Dark-soliton molecules in a polariton superfluid

Experiments performed  the Quantum Optics team[1] show that dark solitons in a quantum fluid of polariton quasiparticles can bind together to form a soliton “molecule,” contrary to experiments on other quantum fluids.

Parallel dark solitons pair.

Parallel dark solitons pair. On the left the density of the polariton fluid is shown. The solitons are imprinted in the red region and propagate in the bistable region of the fluid reaching a characteristic equilibrium distance, fixed by the dissipative nature of the fluid. On the right the phase of the polariton fluid, showing a phase jump near π across the solitons.


Solitons are localized waves propagating with unchanged shape in a nonlinear medium. Since their first observation in shallow waters, solitions have been observed in many different physical systems. Solitons can be bright, with a localized bump, or dark, with a dip on a homogeneous background. In this work, we use a novel all-optical technique to imprint dark solitons in a type of quantum fluid and find that two dark solitons can bind together to form a “dark-soliton molecule.”

Bright solitons are known to attract or repel each other, but previous work has shown that dark solitons experience only mutual repulsive forces, except in media with non-local long-range interactions. Our work shows this is not always the case: dark solitons can attract one another in media with local interactions as well.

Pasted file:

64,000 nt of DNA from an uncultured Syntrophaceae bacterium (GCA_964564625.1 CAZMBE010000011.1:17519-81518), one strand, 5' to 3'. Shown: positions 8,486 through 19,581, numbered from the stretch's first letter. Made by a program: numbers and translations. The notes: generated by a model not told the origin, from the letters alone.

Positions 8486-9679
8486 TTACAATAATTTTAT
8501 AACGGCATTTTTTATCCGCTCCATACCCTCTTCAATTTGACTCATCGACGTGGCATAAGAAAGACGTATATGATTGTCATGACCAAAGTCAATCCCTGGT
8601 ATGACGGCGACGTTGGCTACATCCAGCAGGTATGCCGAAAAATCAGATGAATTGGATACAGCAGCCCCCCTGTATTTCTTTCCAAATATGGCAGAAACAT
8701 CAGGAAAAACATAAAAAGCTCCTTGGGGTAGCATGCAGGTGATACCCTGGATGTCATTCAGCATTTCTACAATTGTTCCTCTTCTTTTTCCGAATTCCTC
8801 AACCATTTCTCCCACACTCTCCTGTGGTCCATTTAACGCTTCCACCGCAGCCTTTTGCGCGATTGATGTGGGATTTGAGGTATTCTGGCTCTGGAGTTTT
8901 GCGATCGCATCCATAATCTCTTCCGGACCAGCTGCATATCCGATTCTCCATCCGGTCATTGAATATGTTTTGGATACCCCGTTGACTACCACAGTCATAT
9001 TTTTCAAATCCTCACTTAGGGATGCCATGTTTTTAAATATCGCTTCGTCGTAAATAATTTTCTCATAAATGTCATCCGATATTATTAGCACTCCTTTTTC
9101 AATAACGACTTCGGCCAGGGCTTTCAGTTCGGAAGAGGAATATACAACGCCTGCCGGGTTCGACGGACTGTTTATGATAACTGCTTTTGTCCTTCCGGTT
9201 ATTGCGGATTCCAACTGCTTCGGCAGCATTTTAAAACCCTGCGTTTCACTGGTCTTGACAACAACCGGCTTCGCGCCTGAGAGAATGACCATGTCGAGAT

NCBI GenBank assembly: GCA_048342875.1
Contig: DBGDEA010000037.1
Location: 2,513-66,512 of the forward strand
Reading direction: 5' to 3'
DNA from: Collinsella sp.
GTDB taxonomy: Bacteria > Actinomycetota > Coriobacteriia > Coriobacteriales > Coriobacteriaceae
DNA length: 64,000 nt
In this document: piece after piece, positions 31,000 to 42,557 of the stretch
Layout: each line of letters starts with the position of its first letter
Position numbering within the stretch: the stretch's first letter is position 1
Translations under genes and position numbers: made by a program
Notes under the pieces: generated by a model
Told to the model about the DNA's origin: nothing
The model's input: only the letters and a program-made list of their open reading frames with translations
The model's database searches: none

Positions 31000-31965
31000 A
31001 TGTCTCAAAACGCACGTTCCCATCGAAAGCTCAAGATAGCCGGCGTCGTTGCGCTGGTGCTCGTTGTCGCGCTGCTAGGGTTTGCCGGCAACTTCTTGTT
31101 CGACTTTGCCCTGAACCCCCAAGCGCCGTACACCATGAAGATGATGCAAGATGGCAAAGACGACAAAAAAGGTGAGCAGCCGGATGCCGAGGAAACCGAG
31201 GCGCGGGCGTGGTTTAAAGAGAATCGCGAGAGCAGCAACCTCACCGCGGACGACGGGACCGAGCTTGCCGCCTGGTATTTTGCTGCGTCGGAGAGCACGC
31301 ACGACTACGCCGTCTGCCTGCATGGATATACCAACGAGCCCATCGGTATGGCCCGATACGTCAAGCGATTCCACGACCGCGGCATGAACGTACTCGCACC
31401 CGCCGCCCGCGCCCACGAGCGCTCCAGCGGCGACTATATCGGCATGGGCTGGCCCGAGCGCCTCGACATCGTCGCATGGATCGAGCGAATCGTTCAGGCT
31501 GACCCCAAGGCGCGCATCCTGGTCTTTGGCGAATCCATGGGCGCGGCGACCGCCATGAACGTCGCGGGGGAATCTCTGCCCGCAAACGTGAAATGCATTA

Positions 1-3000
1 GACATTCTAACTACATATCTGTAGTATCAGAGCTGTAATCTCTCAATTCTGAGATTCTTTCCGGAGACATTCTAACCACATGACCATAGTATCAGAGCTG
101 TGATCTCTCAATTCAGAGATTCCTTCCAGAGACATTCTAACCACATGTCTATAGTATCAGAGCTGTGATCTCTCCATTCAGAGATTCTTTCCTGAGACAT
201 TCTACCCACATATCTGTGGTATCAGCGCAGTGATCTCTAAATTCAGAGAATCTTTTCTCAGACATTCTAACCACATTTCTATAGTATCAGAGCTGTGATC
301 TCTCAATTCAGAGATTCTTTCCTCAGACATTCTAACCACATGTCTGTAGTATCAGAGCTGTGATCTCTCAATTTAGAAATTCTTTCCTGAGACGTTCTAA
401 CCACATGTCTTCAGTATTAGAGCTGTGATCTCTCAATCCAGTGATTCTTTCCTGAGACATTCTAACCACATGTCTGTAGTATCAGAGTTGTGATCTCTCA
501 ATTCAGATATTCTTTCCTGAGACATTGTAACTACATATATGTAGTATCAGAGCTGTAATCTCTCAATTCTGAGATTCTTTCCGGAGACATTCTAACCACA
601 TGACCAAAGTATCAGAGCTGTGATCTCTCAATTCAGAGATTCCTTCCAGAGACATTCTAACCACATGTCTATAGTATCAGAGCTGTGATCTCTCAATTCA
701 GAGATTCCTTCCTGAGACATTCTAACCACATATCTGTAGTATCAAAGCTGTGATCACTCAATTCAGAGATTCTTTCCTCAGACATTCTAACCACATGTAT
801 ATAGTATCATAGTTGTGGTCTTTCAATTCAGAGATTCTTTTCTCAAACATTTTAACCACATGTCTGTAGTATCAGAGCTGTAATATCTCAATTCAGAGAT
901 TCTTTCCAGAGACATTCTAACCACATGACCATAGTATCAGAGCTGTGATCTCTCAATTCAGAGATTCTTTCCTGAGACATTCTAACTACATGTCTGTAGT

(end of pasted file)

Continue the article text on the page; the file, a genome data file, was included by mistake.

In our experiments, the medium is a quantum fluid of polaritons, quasiparticles composed of a photon coupled to an electric dipole. We show that two dark solitons can be imprinted parallel to each other and bound to form a stable “molecule,” which propagates on the fluid over macroscopic distances.

Our results are a significant advance in the understanding of non-linear phenomena in out-of-equilibrium quantum fluids, and our all-optical technique opens a way to the systematic study of quantum turbulence.

|1] and published on Physical Review X, 10, 041028 (2020)

Article : https://doi.org/10.1103/PhysRevX.10.041028